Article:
“It wasn’t plain sailing: we had to talk her round two or three times on the journey when she worried her kids wouldn’t cope without her and that she wouldn’t be good enough. But now she loves it and says her children don’t take her and all she does for granted any more.”
Unwin salutes the Government’s skills revolution, particularly its extension to the older cohort, but also counsels midlifers not to underestimate their existing skills when considering career changes. “You are five times more likely to get a job through someone you know than by applying blind through a job site,” she says. “Remember, by midlife, you already have useful skills, social capital and a network.”
And now, thanks to Boris, that course you’ve been dreaming of may soon be in your grasp. What are you waiting for?
Eleanor Mills is founder of noon.org.uk, an online platform helping women in midlife find their next chapter
‘I was frustrated in my career, and knew I needed to be better’
Isabelle Mamet, 56, finance director from Woking
When my first child was born, my career as a PA took a bit of a back seat. After my fourth child started school, I was able to work part-time at a small oil and gas company, as an office manager, doing a bit of everything. When an opportunity arose to do the accounts, they offered to sponsor me to retrain. I was definitely frustrated in my career, and knew I needed to be better.
I’m so glad I retrained. I took two accountancy courses from the age of 36, until around 44, in order to qualify as a certified accountant. The combined cost would have been around £7,000, which the company paid for.
But I did all that while working full-time and raising my children. I needed to be really motivated and focused, and the children, I think, suffered a little from me doing all that extra work.
It affected the family dynamic, too, but my husband was extremely supportive. On weekends, he would take the children into London to see the sights, just to give me the time to revise.
But when the course was finished, my career shot up. Pretty quickly after that, I became finance director at Chugai Pharma UK, which is part of Roche. Retraining opened all kinds of doors.
As told to Joe Shute
‘I wasn’t unhappy at work, but things felt stale’
Nichola Venables, 43, head of a database company in Barry Island
Last year, I took a huge career leap, and moved from working as a vice president of risk at Barclays to running my own construction software business. I wasn’t unhappy in my job, but it started to feel a bit stale; I’d been there for nearly five years, and was craving a change in routine.
I fell into my new career by accident. We had just bought a new home that was missing cavity barriers – a huge fire safety issue. There were no resources available to help us, so I started a national campaign group. Over the course of a year, it evolved into a business, the New Build Database: a software solution for people who buy new build properties, where they can log any issues that they have.
I had to complete several qualifications, and am currently finishing my level seven diploma in leadership development. It feels so re-energising to be back at the learning stage, where everything is new and exciting. Initially I took out a start-up loan to finance the company, and also received lots of support from Business Wales and Enterprise Nation. It had been financially challenging, and I am aware that I have taken an enormous leap, but it is worth it to pursue a career that makes a difference to people’s lives. I’m also able to manage my own schedule, making it easier to spend time with my children, aged three and five.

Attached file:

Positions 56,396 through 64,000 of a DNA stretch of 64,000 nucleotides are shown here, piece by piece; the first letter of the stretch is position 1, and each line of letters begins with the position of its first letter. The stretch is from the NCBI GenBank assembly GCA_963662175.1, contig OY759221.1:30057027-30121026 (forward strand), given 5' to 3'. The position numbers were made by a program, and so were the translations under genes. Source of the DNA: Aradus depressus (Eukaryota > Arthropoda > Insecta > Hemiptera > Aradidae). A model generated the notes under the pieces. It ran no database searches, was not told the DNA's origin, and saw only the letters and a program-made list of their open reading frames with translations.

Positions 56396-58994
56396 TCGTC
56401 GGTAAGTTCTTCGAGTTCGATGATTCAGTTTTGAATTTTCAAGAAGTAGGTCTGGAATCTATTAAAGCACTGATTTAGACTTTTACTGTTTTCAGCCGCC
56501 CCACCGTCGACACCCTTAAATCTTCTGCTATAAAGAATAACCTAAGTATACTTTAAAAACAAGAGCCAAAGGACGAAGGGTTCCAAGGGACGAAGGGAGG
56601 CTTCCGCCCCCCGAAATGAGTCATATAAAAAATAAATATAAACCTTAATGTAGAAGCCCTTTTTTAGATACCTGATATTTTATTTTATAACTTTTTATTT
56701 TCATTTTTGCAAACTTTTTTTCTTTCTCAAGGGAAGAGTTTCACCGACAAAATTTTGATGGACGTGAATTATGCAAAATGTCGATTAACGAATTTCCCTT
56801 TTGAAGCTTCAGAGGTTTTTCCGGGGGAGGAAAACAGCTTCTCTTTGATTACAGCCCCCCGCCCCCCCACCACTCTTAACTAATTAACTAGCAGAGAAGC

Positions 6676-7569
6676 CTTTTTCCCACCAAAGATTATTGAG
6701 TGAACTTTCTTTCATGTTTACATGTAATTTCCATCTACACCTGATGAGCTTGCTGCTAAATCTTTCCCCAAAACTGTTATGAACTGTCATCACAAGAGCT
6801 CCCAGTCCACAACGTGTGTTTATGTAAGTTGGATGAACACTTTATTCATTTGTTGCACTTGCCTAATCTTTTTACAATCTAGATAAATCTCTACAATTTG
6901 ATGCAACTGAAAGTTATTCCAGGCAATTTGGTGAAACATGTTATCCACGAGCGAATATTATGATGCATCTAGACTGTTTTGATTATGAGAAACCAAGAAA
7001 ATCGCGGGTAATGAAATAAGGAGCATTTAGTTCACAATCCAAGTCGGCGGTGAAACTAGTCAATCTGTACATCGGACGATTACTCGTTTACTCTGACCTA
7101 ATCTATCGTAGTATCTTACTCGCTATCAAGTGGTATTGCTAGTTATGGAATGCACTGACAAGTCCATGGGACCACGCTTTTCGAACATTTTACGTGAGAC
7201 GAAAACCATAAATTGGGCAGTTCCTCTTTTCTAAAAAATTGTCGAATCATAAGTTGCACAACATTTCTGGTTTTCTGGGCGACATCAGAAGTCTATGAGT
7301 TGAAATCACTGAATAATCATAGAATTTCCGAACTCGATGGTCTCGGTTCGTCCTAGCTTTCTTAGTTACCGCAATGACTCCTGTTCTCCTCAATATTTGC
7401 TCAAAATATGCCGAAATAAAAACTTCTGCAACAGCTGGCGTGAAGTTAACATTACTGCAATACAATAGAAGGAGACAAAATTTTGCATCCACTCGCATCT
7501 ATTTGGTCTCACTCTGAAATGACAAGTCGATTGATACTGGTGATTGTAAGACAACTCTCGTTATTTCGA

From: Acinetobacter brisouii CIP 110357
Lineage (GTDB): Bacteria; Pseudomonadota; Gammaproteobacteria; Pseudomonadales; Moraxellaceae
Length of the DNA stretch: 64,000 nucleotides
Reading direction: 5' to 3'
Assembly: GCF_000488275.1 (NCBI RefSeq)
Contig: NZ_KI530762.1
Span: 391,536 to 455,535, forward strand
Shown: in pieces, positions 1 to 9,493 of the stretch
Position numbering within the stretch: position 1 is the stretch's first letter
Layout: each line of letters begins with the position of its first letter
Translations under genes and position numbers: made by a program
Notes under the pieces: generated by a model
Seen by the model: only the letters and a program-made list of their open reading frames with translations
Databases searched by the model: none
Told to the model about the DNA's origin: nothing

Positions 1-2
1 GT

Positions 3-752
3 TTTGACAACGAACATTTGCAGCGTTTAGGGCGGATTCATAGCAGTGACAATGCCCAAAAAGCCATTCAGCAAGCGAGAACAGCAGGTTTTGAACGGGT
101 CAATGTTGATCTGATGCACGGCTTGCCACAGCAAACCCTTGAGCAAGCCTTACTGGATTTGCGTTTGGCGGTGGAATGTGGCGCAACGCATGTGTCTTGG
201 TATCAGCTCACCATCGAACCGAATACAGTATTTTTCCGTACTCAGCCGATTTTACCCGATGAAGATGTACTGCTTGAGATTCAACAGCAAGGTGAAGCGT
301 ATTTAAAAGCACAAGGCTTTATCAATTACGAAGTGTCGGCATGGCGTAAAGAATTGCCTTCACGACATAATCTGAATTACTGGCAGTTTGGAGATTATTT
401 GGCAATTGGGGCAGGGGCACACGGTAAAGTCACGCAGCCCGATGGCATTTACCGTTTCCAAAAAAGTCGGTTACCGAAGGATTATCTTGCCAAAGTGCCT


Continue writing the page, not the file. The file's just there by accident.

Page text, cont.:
I would advise anyone considering a midlife career pivot to make the most of all the free help that is out there. Business Wales taught me all the basics of running a company, from how to get insurance to finding an accountant and creating a logo. It was all completely new to me at the time, but with their support I felt confident enough to take the leap.
As told to Alice Hall
‘I’ve always had a low boredom threshold’
Kedge Martin, 55, founder of a family advisory firm from London
I feel lucky to have had various career reinventions throughout my life. Most recently I started Longbow, the family advisory firm I’m now CEO of. It wasn’t a sudden change, as the transition sort of happened on the side as I built up my company, but it’s been really gratifying.
My working life began as a researcher to an MEP, and then my husband and I moved to Poland, where I set up a chain of launderettes. After moving back to the UK in the late 1990s, I ran a number of charities and founded two businesses – one of which is Rutbusters, a consultancy aimed at midlife professionals looking to change careers.
I’ve always enjoyed what I do and have a low boredom threshold, which is one of the reasons why I’ve had lots of different roles. But I’ve always been keen to learn and to meet different people. If the conveyor belt were to end tomorrow, I’d say I’ve been extremely lucky.
Were I to advise other midlife professionals looking to change careers, I’d say clarify your values and what’s important to you, as these shift as one gets older. When you’re in your 30s or 40s, family and having flexibility in your work might be more important. In your 50s, you’re in your prime: you might have grown-up, independent children, which gives you the space to focus wholly on what you want to do.
As told to Claudia Rowan